How to tell if you have a cold or hay fever

How to tell if you have a cold or hay fever

How to tell if you have a cold or hay fever

There are plenty of germs in our environment that can cause us to become ill. The common cold, influenza (flu) and COVID-19 are all caused by viruses, but the type of virus can vary, which is why all of these illnesses have different symptoms. This can become confusing and it may be difficult to tell which virus you have.

To make matters more complicated, hay fever can also cause many of the same symptoms as the illnesses mentioned above, despite it not being caused by a virus. Instead, hay fever is an allergy to pollen and while some people may have very mild symptoms, for others it can make the summer months almost unbearable[1]. When you have an allergy, whether it’s hay fever or something else, your body mistakes harmless substances for germs and tries to fight them off. This is why symptoms can be the same as a virus or other germ.

Hay fever is relatively common in children and young people, but symptoms can improve as they get older and even disappear altogether in some people[2]. While the range of symptoms vary, they can sometimes be confused with the common cold, the flu and coronavirus. So how can you tell the difference?

How do the symptoms of a cold and hay fever differ?

The common symptoms of both a cold and hay fever include[1,3]:

  • A runny nose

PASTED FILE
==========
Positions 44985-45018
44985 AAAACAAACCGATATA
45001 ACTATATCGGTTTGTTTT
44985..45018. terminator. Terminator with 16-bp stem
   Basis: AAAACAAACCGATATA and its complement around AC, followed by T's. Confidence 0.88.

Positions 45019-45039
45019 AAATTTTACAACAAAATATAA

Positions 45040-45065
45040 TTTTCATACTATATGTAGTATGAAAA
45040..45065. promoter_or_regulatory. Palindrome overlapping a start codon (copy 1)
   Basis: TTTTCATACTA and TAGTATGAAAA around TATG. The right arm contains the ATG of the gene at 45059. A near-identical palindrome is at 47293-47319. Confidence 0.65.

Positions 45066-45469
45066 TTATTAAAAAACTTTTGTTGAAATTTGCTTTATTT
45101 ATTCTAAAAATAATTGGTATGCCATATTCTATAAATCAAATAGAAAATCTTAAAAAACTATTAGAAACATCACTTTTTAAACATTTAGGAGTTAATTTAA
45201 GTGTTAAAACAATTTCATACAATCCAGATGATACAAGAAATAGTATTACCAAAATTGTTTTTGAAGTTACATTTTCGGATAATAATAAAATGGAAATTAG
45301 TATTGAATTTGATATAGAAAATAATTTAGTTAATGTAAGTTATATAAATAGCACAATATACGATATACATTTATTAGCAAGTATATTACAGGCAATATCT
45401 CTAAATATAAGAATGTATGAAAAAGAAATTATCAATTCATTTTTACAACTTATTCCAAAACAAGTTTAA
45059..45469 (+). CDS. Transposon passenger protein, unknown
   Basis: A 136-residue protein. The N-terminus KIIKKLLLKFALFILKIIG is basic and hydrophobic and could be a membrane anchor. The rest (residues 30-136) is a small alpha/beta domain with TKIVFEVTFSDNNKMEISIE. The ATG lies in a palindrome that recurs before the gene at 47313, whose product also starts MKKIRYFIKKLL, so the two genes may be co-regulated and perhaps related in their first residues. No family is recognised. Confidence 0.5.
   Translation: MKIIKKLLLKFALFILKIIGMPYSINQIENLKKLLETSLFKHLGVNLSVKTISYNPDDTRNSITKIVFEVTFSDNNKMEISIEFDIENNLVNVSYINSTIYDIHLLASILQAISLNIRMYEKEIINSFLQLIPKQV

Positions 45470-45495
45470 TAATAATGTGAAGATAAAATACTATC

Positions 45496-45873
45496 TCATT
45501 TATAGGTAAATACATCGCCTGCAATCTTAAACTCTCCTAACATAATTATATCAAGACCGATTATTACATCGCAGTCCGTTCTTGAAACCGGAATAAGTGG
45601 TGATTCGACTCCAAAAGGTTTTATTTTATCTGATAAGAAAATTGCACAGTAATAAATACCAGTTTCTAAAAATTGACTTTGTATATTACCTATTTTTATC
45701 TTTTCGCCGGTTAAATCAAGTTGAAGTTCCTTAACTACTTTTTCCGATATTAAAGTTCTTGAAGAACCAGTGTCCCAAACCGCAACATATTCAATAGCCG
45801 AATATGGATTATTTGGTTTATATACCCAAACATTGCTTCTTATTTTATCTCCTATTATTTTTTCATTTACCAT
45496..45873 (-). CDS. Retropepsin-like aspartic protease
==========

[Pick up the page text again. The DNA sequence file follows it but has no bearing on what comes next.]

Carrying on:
• Sneezing
  • Loss of smell
  • Headaches
  • A sore throat.

If you’re experiencing any of the above, how can you find the cause?

Generally, hay fever is worse throughout spring and summer (around March to September) when the pollen count is at its highest, whereas you’re more likely to catch a cold throughout the autumn and winter months. Therefore, the first thing to do is consider the time of year, as well as your symptoms. The other major difference is that a cold should last just a few days, but hay fever can continue for months at a time until the pollen count reduces in the colder months[1,3].

Symptoms can differ slightly between hay fever and a cold, so it may be best to look at the differences rather than the similarities to discover which ailment is affecting you.

With hay fever, you’ll likely experience red or watery eyes and an itchy nose, throat or mouth. You may find that you get tired very easily and feel drowsy too. If you have asthma, you may also notice that you become short of breath. These symptoms don’t often appear when you have a cold[1,3].

If you have a cold as opposed to hay fever, however, it’s more likely that you’ll have a blocked nose rather than a runny nose, a cough and you may also experience pressure on your face or in your ears. You may also have a high temperature and aching muscles, though these symptoms are usually associated more with the flu[4]

Anaesthetic throat sprays can help with symptoms such as a sore throat and a cough, as they temporarily numb the area to ease the pain. If your other symptoms are caused by hay fever, you may wish to take over-the-counter antihistamines to prevent the allergic reaction from occurring[1]. For the common cold, it’s better to take cold and flu tablets to settle your temperature, reduce your headache pain and decongest your sinuses[3].

If your cold lasts for more than two weeks, you may wish to consult your doctor for further advice and treatment.